All he could see was Ulfang and his sons, kneeling before him in Thargelion, fingers on the hilts of their clean and naked swords, swearing an oath of fealty that of course included something about the Everlasting Darkness (it was only fair).

How strange, he had thought, as Uldor's body hit the sand, not to be afraid.

He hadn't felt a sudden cold chill, hadn't seen the Sun dim like the fingers of the Void were uncurling from behind it, reaching out to capture a new soul. It was just that the battle was hot and bright and loud, and the Man's vacant black eyes were so still.

He knew before the order to retreat ever came that it was over: the battle, the alliance, Maedhros' meteor-bright castle in the air. The Oath too.

Two of the Silmarils were on the other side of this desert, and this desert, he saw, would only spread to cover all of Endor. Someday he would die, crawling across the grey sand toward the Jewels Silmarils anyway, crawling right through the Doors of Night and into the Void. (It was over.)

The battle went on. Caranthir removed the sword, put pressure on the wound, and got Maglor to relative safety. The great beyond retreated back into the theoretical where it belongs.

Now in the tent, with Maglor wheezing against him, in the crooked shadows of the two lamps on the floor, amid the storm outside, Caranthir finds eternity leaking back into reality with the memory and the merciless rain. It's tiresome. (And he's too tired for it.)

"You're filthy," Maglor says, weakly, ignoring the chain mail remark. Oh. I'm still holding him. Maglor's looking at Caranthir's arms.

There it goes: the last thing he's been hitherto successfully ignoring. His hands and forearms are crusted in grit and blood (red, dried to brownish; black, dried to greenish). It feels like they've been dipped in plaster, like in his mother's workshop long ago.

"Mom, it's all over me."

She laughed. "It's part of the job, dear."

He rushed over to her washbasin and scrubbed the skin red.

Now he can't decide if he'd rather scrape the skin off with a knife, or step out of it like a chrysalis. Or maybe he'll stay in it forever, and get swept out in the autumn with all the other unhatched cocoons.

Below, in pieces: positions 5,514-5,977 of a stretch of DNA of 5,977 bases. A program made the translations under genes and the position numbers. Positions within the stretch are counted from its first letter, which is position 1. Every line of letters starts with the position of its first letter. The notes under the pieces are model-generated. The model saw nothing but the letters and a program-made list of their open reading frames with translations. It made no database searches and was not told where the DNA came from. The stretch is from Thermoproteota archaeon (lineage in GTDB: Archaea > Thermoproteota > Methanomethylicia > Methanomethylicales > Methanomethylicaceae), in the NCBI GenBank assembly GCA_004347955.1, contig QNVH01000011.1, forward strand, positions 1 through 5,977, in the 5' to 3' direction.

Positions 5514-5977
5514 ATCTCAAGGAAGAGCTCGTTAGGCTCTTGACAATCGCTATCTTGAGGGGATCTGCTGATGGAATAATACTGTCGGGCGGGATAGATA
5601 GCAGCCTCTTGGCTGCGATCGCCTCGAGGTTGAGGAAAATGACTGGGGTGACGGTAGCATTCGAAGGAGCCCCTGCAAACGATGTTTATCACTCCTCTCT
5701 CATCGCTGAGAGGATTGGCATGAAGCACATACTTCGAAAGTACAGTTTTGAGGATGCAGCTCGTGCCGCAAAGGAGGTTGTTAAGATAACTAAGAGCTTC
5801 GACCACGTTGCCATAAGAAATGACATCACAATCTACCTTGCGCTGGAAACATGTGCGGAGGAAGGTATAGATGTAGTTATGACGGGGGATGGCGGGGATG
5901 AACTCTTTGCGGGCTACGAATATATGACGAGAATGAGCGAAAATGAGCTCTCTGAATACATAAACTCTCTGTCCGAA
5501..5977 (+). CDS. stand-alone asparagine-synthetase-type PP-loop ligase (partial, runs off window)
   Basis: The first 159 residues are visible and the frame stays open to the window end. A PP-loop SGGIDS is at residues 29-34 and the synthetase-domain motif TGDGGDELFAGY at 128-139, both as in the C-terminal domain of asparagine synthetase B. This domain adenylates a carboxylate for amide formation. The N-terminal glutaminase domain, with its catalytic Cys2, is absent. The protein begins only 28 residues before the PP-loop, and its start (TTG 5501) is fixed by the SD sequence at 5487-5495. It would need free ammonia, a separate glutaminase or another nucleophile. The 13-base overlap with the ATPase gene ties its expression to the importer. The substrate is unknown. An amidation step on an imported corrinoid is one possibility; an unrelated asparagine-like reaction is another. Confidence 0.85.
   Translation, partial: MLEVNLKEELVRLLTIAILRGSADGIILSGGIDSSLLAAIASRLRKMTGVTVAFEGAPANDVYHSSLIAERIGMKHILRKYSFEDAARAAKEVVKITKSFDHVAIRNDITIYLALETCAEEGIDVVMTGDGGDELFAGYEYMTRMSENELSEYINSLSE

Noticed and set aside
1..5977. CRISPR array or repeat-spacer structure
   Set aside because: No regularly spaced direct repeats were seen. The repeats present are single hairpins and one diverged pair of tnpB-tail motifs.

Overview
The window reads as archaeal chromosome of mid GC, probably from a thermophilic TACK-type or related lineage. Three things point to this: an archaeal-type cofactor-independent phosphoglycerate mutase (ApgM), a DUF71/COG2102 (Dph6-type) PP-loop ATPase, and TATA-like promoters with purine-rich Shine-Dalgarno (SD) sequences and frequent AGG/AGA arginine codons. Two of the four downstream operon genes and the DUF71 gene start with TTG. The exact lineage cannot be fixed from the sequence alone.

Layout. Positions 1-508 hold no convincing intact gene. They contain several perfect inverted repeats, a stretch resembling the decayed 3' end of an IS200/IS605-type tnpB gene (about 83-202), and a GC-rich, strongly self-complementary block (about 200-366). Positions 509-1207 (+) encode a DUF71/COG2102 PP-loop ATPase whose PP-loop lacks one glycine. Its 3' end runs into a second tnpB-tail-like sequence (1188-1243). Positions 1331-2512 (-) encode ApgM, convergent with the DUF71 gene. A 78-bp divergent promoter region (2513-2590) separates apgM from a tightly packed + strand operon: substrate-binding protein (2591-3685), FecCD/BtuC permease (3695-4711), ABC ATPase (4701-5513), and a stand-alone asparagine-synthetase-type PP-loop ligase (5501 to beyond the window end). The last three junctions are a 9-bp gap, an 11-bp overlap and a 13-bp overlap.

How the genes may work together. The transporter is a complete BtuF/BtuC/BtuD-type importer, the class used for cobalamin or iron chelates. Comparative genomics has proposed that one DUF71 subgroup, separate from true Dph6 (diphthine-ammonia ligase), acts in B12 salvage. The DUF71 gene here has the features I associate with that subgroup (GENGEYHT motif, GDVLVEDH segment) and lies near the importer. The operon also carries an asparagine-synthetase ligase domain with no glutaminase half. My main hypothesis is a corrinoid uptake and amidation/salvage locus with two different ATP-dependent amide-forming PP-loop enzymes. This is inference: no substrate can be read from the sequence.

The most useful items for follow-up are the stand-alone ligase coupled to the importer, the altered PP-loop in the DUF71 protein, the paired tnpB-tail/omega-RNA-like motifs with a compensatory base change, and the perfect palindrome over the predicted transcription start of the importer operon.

"You should clean that off," Maglor says as Caranthir lowers him.

He's right, of course, but -

"I can't very well use your water, and by the time I find a basin somewhere in this camp, the rain will have done the job."

"Nasty storm," Maglor says, staring straight up.

"Tell me about it."

Maglor says nothing, and they sit in silence. Caranthir picks idly at the crust on his arms, and doesn't think about time. Not much of the gore comes off, and Maglor's breathing becomes steadier, deeper. His eyes are shut. Maybe he'll sleep off his delusions about personal responsibility. The wind throws rain at the tent for a while.

Then it gets louder, briefly.

"My lords?"

Caranthir looks up from his wrist, the spot where he's dug through blood to bruises. A pair of healers have entered the tent and shut the flap quickly behind them. They slip off their drenched cloaks. They both have black-looking hair, plastered wet to their faces and necks.

"If you wouldn't mind, my lord," says one, looking down at Caranthir and extracting a roll of gauze from a leather bag.

Oh. He's in the way.

"It does need changing, I think," he says, rising to the full stoop the low tent allows him. He shuffles toward Maglor's feet and the entrance of the tent, as the healers kneel on either side of Maglor.

The one without the gauze pulls a few poultices out of his own bag. They have a bitter green scent that stings Caranthir's eyes. This is stupid. He's kneeling at Maglor's feet with his eyes watering.

They unwrap Maglor's side, and the wound is pulpy; the skin looks inside-out. He's regained consciousness. He's crying out as they touch him, and it muffles the rain in staccato beats.

This is awful to watch, worse than pulling out the sword and reading the runes on it and knowing-what? Knowing that the Gods are pitiless, but we are fools, and here is one of us bleeding out in between.

He excuses himself and walks out into the rain.

Notes:

(i) Shout-out to Laerthel for inspiring me to write about the relationship between these particular angstwagons.

(ii) The quote at the beginning, and of course the title, are from Blind Guardian's 'Twilight of the Gods.' (Which is a solid, emotionally-compromising jam, which I swear I had not heard until after I finished writing this fic.)